There's also the idea of the army working to conquer and subjugate other worlds and species via the use of mindshackle scarabs which is particularly interesting. Now, on the one hand a writer could easily make this go wrong by having this be a poor Borg copy in many regards. On the other, it could be taken in a very different way if it were used to bring back certain ideas or take other influences. 
One of the big things a few players took issue with was the removal of Pariahs from the book. While never the most popular unit, people liked the idea and designs behind them enough to warrant some fondness. If the Sarkoni Emperor ended up in a war against Chaos or Warp entities, it would fit with its chilling intelligence to seek out and take blanks or the like for its own armies. Perhaps crafting them into generals or leaders of a very different kind. Perhaps this could also be taken to the other extreme, if it took psykers as weapons and used them to rip open reality in battle, heedless of what it would unleash.

Then of course we have the point of how the lore could be presented to the reader. Some of the most effective Necron lore has been depictions through the eyes of their enemies, written in a manner reminiscent of horror stories and data extracts. It adds a layer of the unknown, of unfamiliarity to the army, and would help to hit home just how different, just how wrong the Emperor's existence might be.

Whatever the case, there's clear potential for a true army here, one both returning to an older idea while trying something new.

4. Squats

Click here to view artwork

Yes, the Squats are on this list and really, after the Sixth Edition, why not? After so many years of giving them the non-person treatment, Games Workshop finally acknowledged that they were once part of the universe and hasn't changed their fate. As such there's still ten thousand years of history to work with when it comes to them, and many of the problems which caused them to be unpopular to arguably ill fitting with the setting could be easily remedied with a new spin on things. Also, yes, they're subhumans but they're the only one not rolled into the Astra Militarum Imperial Guard and occasionally treated as a separate species.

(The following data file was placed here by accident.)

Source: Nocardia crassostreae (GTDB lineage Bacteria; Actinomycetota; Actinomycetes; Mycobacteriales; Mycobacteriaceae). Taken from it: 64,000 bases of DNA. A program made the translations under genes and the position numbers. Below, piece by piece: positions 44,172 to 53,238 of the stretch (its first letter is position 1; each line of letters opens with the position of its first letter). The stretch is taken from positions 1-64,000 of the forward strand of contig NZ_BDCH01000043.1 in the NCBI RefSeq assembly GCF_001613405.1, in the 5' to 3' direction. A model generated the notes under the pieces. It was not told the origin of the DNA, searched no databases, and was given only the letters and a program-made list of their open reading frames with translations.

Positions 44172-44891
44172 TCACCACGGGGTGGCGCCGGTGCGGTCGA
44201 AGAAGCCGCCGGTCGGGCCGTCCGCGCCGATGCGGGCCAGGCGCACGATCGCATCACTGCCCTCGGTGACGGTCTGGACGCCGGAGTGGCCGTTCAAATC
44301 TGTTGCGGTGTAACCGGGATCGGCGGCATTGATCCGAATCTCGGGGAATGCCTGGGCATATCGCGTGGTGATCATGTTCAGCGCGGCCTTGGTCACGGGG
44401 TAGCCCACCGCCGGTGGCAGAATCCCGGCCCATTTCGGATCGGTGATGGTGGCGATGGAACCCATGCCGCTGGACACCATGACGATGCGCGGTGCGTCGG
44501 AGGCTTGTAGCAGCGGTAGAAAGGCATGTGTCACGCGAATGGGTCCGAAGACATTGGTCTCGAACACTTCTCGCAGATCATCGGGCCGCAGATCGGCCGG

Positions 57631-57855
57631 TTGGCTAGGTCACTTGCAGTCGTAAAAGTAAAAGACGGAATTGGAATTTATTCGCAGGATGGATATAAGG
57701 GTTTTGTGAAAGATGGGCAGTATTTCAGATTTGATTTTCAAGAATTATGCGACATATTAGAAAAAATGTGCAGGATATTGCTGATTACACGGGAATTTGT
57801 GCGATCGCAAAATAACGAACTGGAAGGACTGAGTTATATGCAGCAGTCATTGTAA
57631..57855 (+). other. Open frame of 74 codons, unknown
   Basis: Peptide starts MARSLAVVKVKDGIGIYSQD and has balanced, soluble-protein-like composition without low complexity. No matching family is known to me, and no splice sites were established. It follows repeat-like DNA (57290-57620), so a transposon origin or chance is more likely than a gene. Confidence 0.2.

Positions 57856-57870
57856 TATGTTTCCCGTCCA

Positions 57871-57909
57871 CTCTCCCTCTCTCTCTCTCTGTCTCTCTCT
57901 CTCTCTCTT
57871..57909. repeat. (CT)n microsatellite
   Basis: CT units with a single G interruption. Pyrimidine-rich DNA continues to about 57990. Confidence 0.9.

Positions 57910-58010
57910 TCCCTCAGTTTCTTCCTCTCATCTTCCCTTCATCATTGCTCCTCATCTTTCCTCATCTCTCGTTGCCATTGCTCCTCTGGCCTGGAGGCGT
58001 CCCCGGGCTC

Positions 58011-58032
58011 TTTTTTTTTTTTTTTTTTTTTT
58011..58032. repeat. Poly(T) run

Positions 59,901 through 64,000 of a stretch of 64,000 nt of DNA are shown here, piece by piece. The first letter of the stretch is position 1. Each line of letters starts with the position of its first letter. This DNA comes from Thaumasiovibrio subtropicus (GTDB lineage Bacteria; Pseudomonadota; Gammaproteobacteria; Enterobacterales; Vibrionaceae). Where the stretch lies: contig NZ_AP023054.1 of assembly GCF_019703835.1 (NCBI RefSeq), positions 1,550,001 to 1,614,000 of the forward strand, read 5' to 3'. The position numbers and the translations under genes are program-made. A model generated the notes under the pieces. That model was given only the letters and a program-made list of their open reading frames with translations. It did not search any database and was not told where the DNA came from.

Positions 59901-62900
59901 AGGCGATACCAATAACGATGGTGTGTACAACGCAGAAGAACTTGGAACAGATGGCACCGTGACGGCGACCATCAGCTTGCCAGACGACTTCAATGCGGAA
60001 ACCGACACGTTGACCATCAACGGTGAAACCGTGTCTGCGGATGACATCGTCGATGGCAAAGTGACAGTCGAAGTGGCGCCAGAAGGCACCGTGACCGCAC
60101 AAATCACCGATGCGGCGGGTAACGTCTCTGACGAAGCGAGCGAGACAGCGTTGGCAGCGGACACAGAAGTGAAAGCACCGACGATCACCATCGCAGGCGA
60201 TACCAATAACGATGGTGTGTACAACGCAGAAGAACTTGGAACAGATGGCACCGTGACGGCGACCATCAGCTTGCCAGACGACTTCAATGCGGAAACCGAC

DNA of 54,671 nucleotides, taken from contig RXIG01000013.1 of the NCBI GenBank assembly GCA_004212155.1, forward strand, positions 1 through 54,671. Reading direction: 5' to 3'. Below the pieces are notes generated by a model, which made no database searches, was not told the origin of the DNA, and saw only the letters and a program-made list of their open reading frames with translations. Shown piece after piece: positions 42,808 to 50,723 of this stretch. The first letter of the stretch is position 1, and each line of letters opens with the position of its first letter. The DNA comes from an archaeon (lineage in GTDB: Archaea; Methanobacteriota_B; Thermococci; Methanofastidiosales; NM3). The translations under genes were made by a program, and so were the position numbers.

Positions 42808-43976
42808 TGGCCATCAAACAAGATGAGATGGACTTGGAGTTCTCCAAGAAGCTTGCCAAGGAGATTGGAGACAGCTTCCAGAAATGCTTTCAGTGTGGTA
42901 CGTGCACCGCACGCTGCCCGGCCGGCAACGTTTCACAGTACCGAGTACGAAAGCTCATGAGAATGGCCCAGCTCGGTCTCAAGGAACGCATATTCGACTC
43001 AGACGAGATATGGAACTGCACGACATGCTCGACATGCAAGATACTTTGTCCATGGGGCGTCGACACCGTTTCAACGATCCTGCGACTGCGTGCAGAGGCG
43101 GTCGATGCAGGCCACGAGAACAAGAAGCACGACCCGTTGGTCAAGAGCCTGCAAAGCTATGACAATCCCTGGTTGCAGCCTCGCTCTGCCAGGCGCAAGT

As daft as their old designs and look might have been, that was back in an era where just about everything emulated that same neon cartoonishly grimdark look. Space marines were more ape-like than their current selves, eldar were even more multicoloured than their modern selves and the guns were so huge that the venerable bolter looked tame by comparison. If you want a good example of how much things have changed, compare the old Imperial Knights with their modern redesign in recent years. There would be nothing to stop Games Workshop just throwing away the aesthetic they didn't think worked or radically altering them, perhaps as much for the army as a whole as its look.

One of the chief attempts to bring back the idea of Squats was via the Demiurg, a Tau Empire allied race of short miners who operated in brotherhoods. Unfortunately they were sadly sidelined and overlooked beyond Battlefleet Gothic and a couple of mentions in Xenology. This said those same ideas could easily be re-worked into this to some degree. Perhaps here the Squats could keep the nomadic idea, one of constantly being on the move rather than chained down to a handful of worlds and avoiding direct fighting. Perhaps many of their weapons and armour could be reverse-engineered mining equipment to give them a unique aesthetic. Beyond the obvious use of mining lasers, the armies themselves could consist of small numbers of actual Squats, augmented by countless drones and controlled purely mechanical units. It's territory which other armies have touched upon (Tau sniper teams etc) but never built an entire army out of.